We are all quite familiar with the 140 character Twitter text messages that we call tweets. But not everybody is aware of the rapidly growing visual nature of Twitter.
We have been seeing,for a while, the use of media links in tweets. But, now it is becoming even easier and more effective to include images, whenever they are relevant.
In the past, you needed to click and expand the tweet to be able to view its media addition. However, Twitter has now introduced an in-line feature that allows you to view photos and/or media without having to click on a link to expand the tweet. The image is right there as you scroll through your twitter feed.
Gone are the days of plain looking streams of text.
How Twitter Pictures Are Being Used
Below you can see how images have been used to great effect to make tweets stand out from the crowd.
The first is a tweet by Brandon Schaefer and I think you would agree that the inserted video definitely catches the eye long before the text does.
The 2nd example comes from Search Engine Land. Here a video by Google’s Matt Cutts has been tweeted and again, there is no need to click on a link to expand the tweet so that you can view it.
The 3rd example is a tweet from Harper’s Bazaar and it shows how effectively restaurants would be able to use in-line media to showcase their business.
These are individual tweets but if you view a twitter stream, then it demonstrates even more effectively just how well a tweet stands out if it includes an image
Impact of Twitter Media on Engagement
Let’s see if tweets with pictures make a difference. Why bother if they don’t, right?
Well these statistics are very compelling.
Twitter, like Pinterest, can boast some very impressive figures which attest to its value as a source of traffic. It has over 215 million active users.
Dan Zarrella has published some very noteworthy findings on the impact that a pictured tweet can have. Dan found that tweets using pic.twitter.com were 94% more likely to be retweeted than tweets using other types of image tool.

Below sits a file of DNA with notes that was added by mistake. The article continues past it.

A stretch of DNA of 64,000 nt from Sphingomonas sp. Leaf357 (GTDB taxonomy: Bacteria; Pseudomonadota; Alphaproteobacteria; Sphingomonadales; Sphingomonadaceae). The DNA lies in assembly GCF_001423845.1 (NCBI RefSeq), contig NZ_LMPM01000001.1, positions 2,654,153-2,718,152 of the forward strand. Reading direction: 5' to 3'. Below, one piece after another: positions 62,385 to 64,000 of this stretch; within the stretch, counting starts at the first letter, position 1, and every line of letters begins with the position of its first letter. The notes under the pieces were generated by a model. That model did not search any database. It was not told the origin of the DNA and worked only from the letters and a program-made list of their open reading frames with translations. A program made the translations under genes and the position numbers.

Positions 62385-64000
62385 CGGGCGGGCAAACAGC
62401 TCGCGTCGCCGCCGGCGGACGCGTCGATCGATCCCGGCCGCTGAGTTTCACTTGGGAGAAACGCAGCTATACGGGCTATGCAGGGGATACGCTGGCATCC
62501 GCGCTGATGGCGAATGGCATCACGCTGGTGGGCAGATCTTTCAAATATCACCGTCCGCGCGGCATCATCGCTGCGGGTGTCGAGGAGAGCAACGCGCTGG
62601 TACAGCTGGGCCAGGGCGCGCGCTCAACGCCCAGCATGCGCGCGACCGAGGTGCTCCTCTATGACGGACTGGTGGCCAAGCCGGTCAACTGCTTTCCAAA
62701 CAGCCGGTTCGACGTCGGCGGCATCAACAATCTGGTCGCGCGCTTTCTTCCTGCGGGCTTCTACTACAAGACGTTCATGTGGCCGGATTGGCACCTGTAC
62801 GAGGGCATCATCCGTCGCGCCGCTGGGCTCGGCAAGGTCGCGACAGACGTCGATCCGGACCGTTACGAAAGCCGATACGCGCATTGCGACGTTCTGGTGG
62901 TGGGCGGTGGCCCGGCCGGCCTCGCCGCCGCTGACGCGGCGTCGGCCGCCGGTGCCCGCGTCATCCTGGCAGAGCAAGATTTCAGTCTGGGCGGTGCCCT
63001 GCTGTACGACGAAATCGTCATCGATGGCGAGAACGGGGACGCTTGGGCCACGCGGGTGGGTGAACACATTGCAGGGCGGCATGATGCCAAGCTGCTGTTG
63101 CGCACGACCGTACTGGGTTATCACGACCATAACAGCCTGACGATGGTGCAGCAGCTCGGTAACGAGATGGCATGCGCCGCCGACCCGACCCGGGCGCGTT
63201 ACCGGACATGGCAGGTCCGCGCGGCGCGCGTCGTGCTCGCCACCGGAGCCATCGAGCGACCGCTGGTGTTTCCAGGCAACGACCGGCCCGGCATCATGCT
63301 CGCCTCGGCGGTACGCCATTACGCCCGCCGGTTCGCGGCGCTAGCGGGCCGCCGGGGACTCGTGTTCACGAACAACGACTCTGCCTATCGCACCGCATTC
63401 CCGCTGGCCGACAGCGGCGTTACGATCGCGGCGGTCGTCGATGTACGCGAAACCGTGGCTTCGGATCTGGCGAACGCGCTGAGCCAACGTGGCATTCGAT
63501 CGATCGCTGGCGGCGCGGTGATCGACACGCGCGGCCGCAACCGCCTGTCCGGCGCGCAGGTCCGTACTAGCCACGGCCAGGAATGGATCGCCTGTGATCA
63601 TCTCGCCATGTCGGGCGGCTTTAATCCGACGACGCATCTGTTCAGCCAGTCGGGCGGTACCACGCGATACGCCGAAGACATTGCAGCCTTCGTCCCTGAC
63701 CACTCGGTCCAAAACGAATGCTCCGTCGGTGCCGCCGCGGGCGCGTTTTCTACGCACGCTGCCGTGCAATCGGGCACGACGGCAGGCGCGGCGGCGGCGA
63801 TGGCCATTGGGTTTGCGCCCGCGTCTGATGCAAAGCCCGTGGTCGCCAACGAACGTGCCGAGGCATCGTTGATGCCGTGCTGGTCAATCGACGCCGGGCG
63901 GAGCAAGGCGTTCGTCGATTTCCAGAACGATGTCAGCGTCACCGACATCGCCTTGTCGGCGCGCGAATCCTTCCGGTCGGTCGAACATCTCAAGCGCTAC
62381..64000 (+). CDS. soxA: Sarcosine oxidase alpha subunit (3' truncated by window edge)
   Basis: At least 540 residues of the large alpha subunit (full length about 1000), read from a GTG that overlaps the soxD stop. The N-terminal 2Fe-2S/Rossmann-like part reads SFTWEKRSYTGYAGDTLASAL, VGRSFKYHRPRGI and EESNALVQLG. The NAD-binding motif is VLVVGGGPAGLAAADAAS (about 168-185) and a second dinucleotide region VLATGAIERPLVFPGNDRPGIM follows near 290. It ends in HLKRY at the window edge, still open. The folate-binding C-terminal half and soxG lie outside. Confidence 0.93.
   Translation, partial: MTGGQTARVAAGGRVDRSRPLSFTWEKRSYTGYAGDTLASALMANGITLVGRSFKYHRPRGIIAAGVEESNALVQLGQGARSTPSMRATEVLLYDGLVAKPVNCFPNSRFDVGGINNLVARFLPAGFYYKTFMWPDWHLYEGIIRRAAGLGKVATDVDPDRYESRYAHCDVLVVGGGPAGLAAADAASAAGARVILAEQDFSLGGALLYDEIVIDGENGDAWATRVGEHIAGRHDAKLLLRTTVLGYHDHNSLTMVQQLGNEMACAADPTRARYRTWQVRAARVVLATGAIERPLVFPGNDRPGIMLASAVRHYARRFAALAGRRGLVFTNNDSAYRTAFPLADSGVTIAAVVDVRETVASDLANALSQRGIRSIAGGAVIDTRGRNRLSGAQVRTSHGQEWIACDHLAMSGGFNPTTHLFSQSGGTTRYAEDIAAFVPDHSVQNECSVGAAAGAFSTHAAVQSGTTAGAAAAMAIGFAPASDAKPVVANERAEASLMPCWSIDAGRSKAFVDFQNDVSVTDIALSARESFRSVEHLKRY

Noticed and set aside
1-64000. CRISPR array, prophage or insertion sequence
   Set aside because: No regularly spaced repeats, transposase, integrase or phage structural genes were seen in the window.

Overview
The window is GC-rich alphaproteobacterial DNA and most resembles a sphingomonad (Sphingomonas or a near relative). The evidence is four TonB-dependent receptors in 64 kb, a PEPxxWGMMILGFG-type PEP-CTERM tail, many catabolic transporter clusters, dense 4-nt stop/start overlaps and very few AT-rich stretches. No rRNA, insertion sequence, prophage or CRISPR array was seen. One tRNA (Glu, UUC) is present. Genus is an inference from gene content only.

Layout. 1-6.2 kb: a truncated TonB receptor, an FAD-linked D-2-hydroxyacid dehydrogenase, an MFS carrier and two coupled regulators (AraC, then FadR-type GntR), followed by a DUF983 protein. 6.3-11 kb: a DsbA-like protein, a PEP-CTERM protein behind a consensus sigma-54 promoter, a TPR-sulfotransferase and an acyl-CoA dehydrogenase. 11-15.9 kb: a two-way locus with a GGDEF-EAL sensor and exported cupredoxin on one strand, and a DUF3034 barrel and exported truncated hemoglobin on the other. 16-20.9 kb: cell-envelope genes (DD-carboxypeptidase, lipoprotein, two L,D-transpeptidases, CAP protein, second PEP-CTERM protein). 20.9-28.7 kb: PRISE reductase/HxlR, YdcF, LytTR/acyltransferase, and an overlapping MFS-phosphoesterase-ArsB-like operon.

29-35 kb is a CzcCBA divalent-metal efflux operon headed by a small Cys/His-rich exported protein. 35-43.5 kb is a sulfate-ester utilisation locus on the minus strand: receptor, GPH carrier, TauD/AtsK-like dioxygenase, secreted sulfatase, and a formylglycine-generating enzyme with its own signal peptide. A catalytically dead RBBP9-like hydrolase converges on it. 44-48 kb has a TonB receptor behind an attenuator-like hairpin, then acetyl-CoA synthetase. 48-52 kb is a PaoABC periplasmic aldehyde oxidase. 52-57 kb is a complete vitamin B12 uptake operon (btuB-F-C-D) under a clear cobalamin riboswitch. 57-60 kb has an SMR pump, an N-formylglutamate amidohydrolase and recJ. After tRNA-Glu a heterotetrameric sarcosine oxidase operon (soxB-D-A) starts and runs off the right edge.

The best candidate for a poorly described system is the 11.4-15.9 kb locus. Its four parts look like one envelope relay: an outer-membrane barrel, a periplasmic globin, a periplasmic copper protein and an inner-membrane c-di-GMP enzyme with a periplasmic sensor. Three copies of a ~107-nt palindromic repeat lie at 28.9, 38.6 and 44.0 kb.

So this gives us an idea of the effectiveness of Twitter’s own image facility but what we want to see next is whether or not there is a noticeable impact from tweeting with pictures as compared with just sending plain text tweets.
Belle Beth Cooper provides us with some interesting stats that compare: changes in these metrics:
And here are the goods as quoted from Belle’s post:
- Tweets with images received 18% more clicks than those without.
- Tweets with images received 89% more favorites.
- Tweets with images received 150% more retweets.
There is no doubt about it. We are a visual crowd!! And these are definitely stats that we cannot afford to ignore.
Jeff Bullas has also written a very interesting post on the extent of user engagement that you can expect when using images in your tweets. You can read his post here.
Advertising with Twitter
The inclusion of this new and improved media facility spells huge opportunities for advertisers. And as would be expected, companies had already been making good use of pictured links.
Of course, the trick will be restraint. If it is overdone it will lose its effectiveness or subtlety. We have already seen irritation with overuse of the hashtag
But, one of the main features of Twitter will probably make this self-corrective. That is, if a business or a blogger or anyone else blasts their list with endless photos and videos, their Twitter followers can simply unfollow at any time. One would expect that most active Twitter users would keep an eye on these stats and react accordingly.
Selectivity will be the key. If it is not overdone, then in-line images can be extremely effective as evidenced by the Buffer stats in this post.
What are your thoughts?
Have you been using media in your tweets?
Are you noticing a difference in your followers’ engagement?
Over to you.